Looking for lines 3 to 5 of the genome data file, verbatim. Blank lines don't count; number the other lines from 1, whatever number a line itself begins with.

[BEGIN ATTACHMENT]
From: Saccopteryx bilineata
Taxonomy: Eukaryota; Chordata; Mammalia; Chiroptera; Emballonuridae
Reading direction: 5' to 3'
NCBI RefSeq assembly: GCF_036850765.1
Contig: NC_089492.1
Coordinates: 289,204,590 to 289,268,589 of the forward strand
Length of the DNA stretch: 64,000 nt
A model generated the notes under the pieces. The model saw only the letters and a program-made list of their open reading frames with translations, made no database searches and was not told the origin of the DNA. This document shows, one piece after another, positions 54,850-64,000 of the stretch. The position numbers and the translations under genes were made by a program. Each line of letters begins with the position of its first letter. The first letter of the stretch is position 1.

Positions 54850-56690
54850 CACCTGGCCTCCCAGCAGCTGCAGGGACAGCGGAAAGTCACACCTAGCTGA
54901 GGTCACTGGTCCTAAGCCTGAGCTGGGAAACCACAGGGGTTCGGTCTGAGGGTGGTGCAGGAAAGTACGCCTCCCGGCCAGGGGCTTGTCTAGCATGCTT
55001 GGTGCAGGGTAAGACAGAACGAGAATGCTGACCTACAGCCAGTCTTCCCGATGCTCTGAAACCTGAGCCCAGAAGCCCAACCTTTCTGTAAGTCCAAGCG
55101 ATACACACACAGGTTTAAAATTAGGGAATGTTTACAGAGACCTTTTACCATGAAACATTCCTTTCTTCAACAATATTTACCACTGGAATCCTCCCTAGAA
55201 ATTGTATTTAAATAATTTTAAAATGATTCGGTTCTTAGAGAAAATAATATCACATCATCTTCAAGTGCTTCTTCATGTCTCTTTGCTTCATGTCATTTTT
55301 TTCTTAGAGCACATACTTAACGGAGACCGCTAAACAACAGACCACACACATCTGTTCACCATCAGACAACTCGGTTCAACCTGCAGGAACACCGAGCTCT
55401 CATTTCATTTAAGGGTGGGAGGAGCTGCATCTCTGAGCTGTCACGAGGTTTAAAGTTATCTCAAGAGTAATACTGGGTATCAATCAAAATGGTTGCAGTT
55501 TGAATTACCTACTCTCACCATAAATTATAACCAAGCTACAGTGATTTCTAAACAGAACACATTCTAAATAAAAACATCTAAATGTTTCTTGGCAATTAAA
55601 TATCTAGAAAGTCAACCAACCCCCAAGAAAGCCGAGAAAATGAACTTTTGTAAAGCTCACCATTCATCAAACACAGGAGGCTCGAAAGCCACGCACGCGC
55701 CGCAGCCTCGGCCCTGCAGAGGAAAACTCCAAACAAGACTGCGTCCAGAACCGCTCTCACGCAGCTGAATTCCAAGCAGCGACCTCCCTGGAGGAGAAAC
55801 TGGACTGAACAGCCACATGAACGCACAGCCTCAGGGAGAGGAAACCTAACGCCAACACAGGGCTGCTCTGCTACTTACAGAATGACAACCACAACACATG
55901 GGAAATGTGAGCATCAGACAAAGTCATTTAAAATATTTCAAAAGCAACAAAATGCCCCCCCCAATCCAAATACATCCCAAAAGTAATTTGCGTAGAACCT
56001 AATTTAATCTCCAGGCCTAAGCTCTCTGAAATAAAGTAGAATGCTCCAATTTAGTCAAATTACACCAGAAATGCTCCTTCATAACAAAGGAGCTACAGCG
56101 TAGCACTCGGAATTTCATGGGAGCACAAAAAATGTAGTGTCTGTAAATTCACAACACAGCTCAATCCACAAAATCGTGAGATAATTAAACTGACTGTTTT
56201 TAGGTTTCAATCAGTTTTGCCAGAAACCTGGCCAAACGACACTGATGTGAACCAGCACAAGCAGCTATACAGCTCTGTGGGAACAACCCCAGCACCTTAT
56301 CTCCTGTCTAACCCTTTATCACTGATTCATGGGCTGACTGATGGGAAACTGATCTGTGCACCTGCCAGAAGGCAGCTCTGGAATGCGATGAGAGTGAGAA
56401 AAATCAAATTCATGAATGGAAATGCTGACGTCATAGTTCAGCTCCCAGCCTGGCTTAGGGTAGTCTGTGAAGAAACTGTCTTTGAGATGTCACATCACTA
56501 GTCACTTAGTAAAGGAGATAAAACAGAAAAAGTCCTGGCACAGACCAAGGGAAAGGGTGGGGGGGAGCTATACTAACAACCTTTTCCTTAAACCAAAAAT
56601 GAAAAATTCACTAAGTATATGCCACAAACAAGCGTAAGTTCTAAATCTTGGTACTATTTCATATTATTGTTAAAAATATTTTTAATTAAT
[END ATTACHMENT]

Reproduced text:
Reading direction: 5' to 3'
NCBI RefSeq assembly: GCF_036850765.1
Contig: NC_089492.1